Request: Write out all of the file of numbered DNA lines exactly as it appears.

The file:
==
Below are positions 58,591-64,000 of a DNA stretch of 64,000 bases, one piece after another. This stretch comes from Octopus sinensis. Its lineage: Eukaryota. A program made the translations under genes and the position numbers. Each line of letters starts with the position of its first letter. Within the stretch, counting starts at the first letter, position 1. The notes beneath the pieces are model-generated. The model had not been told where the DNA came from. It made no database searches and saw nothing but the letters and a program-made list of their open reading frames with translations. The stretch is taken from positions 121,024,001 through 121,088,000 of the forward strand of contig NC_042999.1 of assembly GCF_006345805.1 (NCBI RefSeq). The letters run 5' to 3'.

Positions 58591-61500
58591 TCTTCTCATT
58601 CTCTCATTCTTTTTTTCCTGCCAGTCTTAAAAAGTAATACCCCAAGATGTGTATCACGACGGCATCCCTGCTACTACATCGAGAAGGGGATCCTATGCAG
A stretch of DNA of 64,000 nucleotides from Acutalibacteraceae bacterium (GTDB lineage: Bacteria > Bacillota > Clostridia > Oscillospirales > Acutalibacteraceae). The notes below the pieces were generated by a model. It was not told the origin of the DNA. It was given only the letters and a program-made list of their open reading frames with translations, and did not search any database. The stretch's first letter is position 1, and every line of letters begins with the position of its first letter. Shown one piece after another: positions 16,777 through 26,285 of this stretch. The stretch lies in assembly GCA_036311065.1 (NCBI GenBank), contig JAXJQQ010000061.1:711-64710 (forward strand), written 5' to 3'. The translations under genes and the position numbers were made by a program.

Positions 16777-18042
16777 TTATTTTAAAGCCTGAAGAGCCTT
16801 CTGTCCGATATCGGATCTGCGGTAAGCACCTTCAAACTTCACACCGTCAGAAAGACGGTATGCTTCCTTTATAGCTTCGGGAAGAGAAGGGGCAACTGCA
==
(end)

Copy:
Below are positions 58,591-64,000 of a DNA stretch of 64,000 bases, one piece after another. This stretch comes from Octopus sinensis. Its lineage: Eukaryota. A program made the translations under genes and the position numbers. Each line of letters starts with the position of its first letter. Within the stretch, counting starts at the first letter, position 1. The notes beneath the pieces are model-generated. The model had not been told where the DNA came from. It made no database searches and saw nothing but the letters and a program-made list of their open reading frames with translations. The stretch is taken from positions 121,024,001 through 121,088,000 of the forward strand of contig NC_042999.1 of assembly GCF_006345805.1 (NCBI RefSeq). The letters run 5' to 3'.

Positions 58591-61500
58591 TCTTCTCATT
58601 CTCTCATTCTTTTTTTCCTGCCAGTCTTAAAAAGTAATACCCCAAGATGTGTATCACGACGGCATCCCTGCTACTACATCGAGAAGGGGATCCTATGCAG
A stretch of DNA of 64,000 nucleotides from Acutalibacteraceae bacterium (GTDB lineage: Bacteria > Bacillota > Clostridia > Oscillospirales > Acutalibacteraceae). The notes below the pieces were generated by a model. It was not told the origin of the DNA. It was given only the letters and a program-made list of their open reading frames with translations, and did not search any database. The stretch's first letter is position 1, and every line of letters begins with the position of its first letter. Shown one piece after another: positions 16,777 through 26,285 of this stretch. The stretch lies in assembly GCA_036311065.1 (NCBI GenBank), contig JAXJQQ010000061.1:711-64710 (forward strand), written 5' to 3'. The translations under genes and the position numbers were made by a program.

Positions 16777-18042
16777 TTATTTTAAAGCCTGAAGAGCCTT
16801 CTGTCCGATATCGGATCTGCGGTAAGCACCTTCAAACTTCACACCGTCAGAAAGACGGTATGCTTCCTTTATAGCTTCGGGAAGAGAAGGGGCAACTGCA